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What a tragedy it would be if City College were to close

What a tragedy it would be if City College were to close
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On Thursday nights I play music with some friends while my wife, Norma, takes a singing class at City College. Norma has taken classes there for years. She has studied painting, Russian, Italian and other things. City College has been a great life-enriching place for her. She is smart. She knows the value of a community college in a city as rich and varied as San Francisco. She has taken full advantage of it. Our lives have been better because of it.

So on Thursday, March 13, I picked Norma up about 9:30 p.m. at the Ocean Avenue campus and she told me that her singing class had gotten a late start because the police had broken the bones of some singing students earlier. Her instructor was talking with another instructor before class about the beatings and that delayed the class. Students had occupied a building and police had come in and bones had been broken and students had gone to the hospital. These were voice students. It’s oddly poetic, isn’t it, that in a fight for free speech and access to low-cost education it should be the voice students whose bones are broken by police?

Since July 2013 I had watched this controversy out of the corner of my eye. I now endeavored to learn what I could. I began to look into it. It didn’t take long to form a clear and passionate impression. It boils down to this: The ACCJC sucks. That is, in quickly reading the available information about its requirements and the current legal process and the correspondence sent to schools that have been sanctioned, and its own account of its purpose and its methods, and some legislative testimony and the various lawsuits pending, I came to see that the ACCJC is a troubled institution granted wide powers to act in secret and capable therefor of wreaking great harm. Their approach appears philistine and heavy-handed and inappropriate to an educational institution.

In other words, the ACCJC sucks.

More could be said and no doubt will be. More reporting must be done to expose the true long-term strategy of the people behind this move. The true story will no doubt involve power and money. It will involve ideology and infighting. It will involve public vs. private education. It will involve capitalism vs. democracy. It will be seen that some ACCJC’s rulings seem to favor private for-profit colleges at the expense of publicly run ones. A full, detailed picture will no doubt reveal our current cultural battle at its most venal and ugly.

Lest we forget: No fight about money and power and politics in San Francisco can be without real estate money. Wherever there is land, someone stands to make a fortune. There must be real estate money somewhere in this tale. And there must be clueless zealots and venal operators and ideological nitwits and the settling of old scores and backbiting and striving and all the great human passions that make life in California so interesting and so maddening.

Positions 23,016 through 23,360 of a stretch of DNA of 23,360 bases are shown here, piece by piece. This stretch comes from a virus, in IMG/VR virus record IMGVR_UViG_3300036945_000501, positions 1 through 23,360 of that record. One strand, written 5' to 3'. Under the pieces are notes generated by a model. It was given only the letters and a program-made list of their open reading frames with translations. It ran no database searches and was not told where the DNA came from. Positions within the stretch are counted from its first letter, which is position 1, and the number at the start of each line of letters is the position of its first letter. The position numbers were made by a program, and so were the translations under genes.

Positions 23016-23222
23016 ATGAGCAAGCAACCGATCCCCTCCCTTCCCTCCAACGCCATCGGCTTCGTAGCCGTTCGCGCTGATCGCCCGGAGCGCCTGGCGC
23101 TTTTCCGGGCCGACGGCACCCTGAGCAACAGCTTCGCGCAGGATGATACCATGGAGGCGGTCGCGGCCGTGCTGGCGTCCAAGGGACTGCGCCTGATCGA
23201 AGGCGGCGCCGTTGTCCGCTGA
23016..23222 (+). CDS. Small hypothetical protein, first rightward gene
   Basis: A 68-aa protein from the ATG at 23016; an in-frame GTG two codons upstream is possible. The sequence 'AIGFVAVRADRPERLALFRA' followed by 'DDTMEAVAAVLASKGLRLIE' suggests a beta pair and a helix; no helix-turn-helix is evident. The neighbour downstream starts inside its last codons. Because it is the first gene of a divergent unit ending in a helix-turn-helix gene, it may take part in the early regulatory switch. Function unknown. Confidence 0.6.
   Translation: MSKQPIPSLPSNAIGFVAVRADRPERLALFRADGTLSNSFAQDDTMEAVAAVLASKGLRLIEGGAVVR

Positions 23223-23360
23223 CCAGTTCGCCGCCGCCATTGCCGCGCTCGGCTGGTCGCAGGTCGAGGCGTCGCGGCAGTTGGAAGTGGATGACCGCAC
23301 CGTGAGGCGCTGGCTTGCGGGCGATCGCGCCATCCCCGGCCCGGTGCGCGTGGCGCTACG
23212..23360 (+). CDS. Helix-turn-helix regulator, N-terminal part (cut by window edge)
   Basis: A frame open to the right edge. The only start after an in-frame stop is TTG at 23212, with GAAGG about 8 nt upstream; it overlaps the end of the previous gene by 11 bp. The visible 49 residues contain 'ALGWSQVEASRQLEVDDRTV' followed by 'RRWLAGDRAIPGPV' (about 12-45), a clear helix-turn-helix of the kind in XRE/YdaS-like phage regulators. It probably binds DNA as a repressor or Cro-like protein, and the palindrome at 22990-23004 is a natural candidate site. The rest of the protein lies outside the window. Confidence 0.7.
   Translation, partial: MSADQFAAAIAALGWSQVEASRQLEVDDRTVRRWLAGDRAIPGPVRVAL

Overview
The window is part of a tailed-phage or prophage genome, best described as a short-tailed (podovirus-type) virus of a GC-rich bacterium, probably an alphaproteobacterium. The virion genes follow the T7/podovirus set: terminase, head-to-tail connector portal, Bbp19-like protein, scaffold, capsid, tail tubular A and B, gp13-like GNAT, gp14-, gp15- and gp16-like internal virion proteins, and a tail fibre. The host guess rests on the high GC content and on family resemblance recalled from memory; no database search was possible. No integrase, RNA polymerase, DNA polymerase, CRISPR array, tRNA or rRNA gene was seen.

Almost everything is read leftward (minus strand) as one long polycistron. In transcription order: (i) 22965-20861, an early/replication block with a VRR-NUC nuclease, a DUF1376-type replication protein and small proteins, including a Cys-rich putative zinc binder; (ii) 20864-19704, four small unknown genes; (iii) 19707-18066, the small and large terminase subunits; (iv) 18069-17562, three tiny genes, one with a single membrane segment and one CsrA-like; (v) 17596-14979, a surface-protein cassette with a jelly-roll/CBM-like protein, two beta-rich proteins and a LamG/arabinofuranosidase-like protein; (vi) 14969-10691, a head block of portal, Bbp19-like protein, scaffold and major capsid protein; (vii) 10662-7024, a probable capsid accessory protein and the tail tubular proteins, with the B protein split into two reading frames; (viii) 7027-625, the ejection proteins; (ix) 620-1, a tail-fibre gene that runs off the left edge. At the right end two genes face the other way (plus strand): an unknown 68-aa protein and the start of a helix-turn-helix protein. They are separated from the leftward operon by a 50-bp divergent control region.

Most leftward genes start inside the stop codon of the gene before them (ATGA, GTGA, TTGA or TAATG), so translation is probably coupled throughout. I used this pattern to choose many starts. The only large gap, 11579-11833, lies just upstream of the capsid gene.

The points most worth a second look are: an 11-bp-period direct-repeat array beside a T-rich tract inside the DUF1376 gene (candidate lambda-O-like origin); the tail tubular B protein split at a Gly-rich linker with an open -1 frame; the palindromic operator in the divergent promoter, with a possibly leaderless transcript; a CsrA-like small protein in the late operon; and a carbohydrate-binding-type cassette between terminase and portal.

Such is the ongoing carnival of human folly. If it were not dangerous, one would like to just let such folly play out. One would just like to watch with a mixture of horror and glee. I was content to do so until it appeared that the ACCJC’s actions may not be harmless at all. Now it appears urgent that the public become informed and take action. The loss of City College would be a tragedy for the city of San Francisco.

See These Links:

ACCJC: A Troubled Institution. An illuminating piece by independent journalist Rick Sterling (rsterling1@gmail.com) about deficiencies in the accrediting organization itself.

For a chilling look at the mindset of the people doing the accrediting, there is no better example than their own prose. I don’t know about you, but I am quite sensitive to how the quality of a person’s mind shows in the style of  prose he or she uses. ‘Nuf said. Just take a look at the PDF.  If you aren’t howling in laughter you will be howling in pain.

Accreditation Watch. Again: ‘Nuf said. This comprehensive site will give you a quick sense of the magnitude of the ACCJC’s shortcomings, and there is enough depth here for days of reading.

Hashtags on Twitter are #ACCJC and #CCSF.

Thought you’d like to know. Trying to remain civil about it, the breaking of voice students’ bones notwithstanding.

 

 

 

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One Comment

  1. Cary, You’ve just said in a few paragraphs what the news can’t get out in several days.

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